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2016 NBA Draft prospect overview for the New Orleans Pelicans

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A big picture look at this draft class as the Pelicans season teeters on the edge of irrelevance.

Derick E. Hingle-USA TODAY Sports

Seven games out of the eighth and final playoff spot. Playoff odds hovering below 2%. That's where the New Orleans Pelicans actually exist this season. Tyreke Evans is going to be held out until after the All-Star break. Eric Gordon is still out for a couple more weeks at least. Quincy Pondexter has already undergone season ending surgery. The brightest spot on the roster is a guy on a 10-day contract.

Far too much time has been focused on where the Pelicans are compared to preseason expectations. That doesn't matter if those expectations have been proven, quite clearly, to be incorrect. What is important is how the franchise proceeds from this point in time. The teams the Pelicans would need to catch to make the playoffs are improving rapidly. Both the Utah Jazz and Portland Trail Blazers are 10-5 in the last 15 games. New Orleans, in contrast, is just 7-8 with two embarrassing losses to the Los Angeles Lakers.

Last 15 Games W L ORtg DRtg Net Rating
Utah Jazz 10 5 105.3 97.4 7.9
Portland Trail Blazers 10 5 107.2 104.0 3.3
New Orleans Pelicans 7 8 107.0 106.0 1.0

The Pelicans are a bad basketball team. One hope remains this season; General Manager Dell Demps is not permitted to trade away the 2016 First Round Pick at the trade deadline. New Orleans might not be bad enough to out tank teams built to fail like the Philadelphia 76ers or in complete disarray like the Phoenix Suns. Still, even the eighth spot in the lottery has a 2.8% chance at the first overall pick. Higher than the odds the Pelicans have at making the playoffs according to nearly every site I have checked.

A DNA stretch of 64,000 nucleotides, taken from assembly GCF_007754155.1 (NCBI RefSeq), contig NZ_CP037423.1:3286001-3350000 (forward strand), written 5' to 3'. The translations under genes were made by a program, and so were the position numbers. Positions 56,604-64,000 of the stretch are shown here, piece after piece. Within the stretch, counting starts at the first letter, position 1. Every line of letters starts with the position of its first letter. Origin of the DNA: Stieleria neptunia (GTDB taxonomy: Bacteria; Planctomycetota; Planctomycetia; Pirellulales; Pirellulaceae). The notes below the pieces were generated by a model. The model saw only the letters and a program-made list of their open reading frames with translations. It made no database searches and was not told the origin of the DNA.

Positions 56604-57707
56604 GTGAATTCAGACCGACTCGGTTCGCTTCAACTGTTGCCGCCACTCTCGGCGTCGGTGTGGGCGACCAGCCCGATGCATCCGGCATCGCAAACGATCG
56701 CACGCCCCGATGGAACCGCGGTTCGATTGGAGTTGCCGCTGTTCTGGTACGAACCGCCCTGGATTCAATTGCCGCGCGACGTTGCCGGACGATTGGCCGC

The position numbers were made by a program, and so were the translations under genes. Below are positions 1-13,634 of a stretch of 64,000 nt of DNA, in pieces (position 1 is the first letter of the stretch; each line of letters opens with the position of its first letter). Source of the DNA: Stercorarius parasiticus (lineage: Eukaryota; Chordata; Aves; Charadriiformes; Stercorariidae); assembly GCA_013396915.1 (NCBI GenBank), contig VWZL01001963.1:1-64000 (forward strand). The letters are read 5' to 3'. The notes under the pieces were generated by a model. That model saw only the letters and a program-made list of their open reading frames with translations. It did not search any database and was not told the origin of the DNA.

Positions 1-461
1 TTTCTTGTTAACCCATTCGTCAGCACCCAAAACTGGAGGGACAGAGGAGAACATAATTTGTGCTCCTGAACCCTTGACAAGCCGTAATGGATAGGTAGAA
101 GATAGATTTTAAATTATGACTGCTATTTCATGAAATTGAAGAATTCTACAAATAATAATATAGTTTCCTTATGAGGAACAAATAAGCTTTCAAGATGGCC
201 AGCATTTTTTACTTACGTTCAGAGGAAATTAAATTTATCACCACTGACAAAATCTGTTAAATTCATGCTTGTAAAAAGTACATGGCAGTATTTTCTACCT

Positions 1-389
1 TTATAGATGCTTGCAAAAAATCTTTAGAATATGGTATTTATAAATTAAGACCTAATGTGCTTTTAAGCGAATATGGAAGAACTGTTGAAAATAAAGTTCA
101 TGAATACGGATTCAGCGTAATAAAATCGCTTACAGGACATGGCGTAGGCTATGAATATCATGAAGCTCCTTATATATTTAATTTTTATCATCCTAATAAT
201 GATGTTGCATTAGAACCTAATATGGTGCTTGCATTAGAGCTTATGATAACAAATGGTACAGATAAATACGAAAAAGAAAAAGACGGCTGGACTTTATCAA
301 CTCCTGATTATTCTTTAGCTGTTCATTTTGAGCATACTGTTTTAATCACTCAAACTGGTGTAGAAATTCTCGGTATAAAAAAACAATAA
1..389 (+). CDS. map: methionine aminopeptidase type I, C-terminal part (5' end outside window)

For now let's break the draft up into three tiers. First up, two potential franchise changers.

Congratulations, you have a top two pick in the NBA draft

Ben Simmons - 6'10", 240 lbs, 7'0.25" wingspan, 19.5 years old

Brandon Ingram - 6'9", 196 lbs (soaking wet), 7'3" wingspan, 18.4 years old

Depending on who you read there is actually debate on which player should be the first pick in June. Ingram seems to fit more easily on any team. He's a great shooter at an impossibly young age and he draws some comparisons to Kevin Durant thanks to his absurd frame and lack of mass. In an NBA that seems to value space more than anything some believe, with good reason, that Ingram is a possible first pick.

Not me. Ben Simmons is the guy. He might actually be a point guard even though he's 6'10". LeBron James is often used as a comparison but I think Magic Johnson might be more appropriate if we must use legends to explain the ceiling of a kid not yet 20 years old. Simmons can't shoot (yet) and he might not ever develop a reliable 3-point stroke. He's playing point center for LSU but is a combo forward in the eyes of many at the NBA level. I think he's a point guard on offense but he'll defend other positions on defense. Good thing a flexible player like Jrue Holiday is on the roster.

Now what (Guard Edition)

Anthony Davis isn't going anywhere so the Pelicans don't need a power forward. Davis doesn't like to play center and Omer Asik's contract is nearly unmovable so that takes centers off the table in my opinion. Let's take a look at the guards available.

Jamal Murray - 6'4.25", 207 lbs, 6'6.5" wingspan, 18.9 years old

Wade Baldwin IV - 6'3", 177 lbs, 6'10" wingspan, 19.8 years old

Kris Dunn - 6'4", 205 lbs, 6'9" wingspan, 21.8 years old

Buddy Hield - 6'4.5", 215 lbs, 6'8.5" wingspan, 22.1 years old